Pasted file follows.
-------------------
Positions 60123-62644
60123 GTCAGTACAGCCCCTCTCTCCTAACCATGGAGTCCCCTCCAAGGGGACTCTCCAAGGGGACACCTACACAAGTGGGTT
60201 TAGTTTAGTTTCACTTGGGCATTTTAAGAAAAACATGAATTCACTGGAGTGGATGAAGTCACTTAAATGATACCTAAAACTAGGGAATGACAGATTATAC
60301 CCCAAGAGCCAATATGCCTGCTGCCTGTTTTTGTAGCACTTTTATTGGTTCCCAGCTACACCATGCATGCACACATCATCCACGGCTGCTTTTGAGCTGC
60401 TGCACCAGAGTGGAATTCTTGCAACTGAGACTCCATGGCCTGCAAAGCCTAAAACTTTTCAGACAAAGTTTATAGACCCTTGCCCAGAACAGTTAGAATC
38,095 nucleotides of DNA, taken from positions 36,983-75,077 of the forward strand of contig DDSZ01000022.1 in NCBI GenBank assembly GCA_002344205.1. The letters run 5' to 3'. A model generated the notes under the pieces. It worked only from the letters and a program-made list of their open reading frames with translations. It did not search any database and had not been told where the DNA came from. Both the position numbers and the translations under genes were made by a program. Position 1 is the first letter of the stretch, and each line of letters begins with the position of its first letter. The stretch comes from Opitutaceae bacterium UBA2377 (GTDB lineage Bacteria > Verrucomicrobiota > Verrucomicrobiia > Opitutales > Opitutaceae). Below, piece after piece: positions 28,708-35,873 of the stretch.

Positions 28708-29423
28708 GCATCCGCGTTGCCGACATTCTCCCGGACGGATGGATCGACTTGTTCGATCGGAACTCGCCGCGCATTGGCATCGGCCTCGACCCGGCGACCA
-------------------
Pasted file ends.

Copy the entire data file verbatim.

Positions 60123-62644
60123 GTCAGTACAGCCCCTCTCTCCTAACCATGGAGTCCCCTCCAAGGGGACTCTCCAAGGGGACACCTACACAAGTGGGTT
60201 TAGTTTAGTTTCACTTGGGCATTTTAAGAAAAACATGAATTCACTGGAGTGGATGAAGTCACTTAAATGATACCTAAAACTAGGGAATGACAGATTATAC
60301 CCCAAGAGCCAATATGCCTGCTGCCTGTTTTTGTAGCACTTTTATTGGTTCCCAGCTACACCATGCATGCACACATCATCCACGGCTGCTTTTGAGCTGC
60401 TGCACCAGAGTGGAATTCTTGCAACTGAGACTCCATGGCCTGCAAAGCCTAAAACTTTTCAGACAAAGTTTATAGACCCTTGCCCAGAACAGTTAGAATC
38,095 nucleotides of DNA, taken from positions 36,983-75,077 of the forward strand of contig DDSZ01000022.1 in NCBI GenBank assembly GCA_002344205.1. The letters run 5' to 3'. A model generated the notes under the pieces. It worked only from the letters and a program-made list of their open reading frames with translations. It did not search any database and had not been told where the DNA came from. Both the position numbers and the translations under genes were made by a program. Position 1 is the first letter of the stretch, and each line of letters begins with the position of its first letter. The stretch comes from Opitutaceae bacterium UBA2377 (GTDB lineage Bacteria > Verrucomicrobiota > Verrucomicrobiia > Opitutales > Opitutaceae). Below, piece after piece: positions 28,708-35,873 of the stretch.

Positions 28708-29423
28708 GCATCCGCGTTGCCGACATTCTCCCGGACGGATGGATCGACTTGTTCGATCGGAACTCGCCGCGCATTGGCATCGGCCTCGACCCGGCGACCA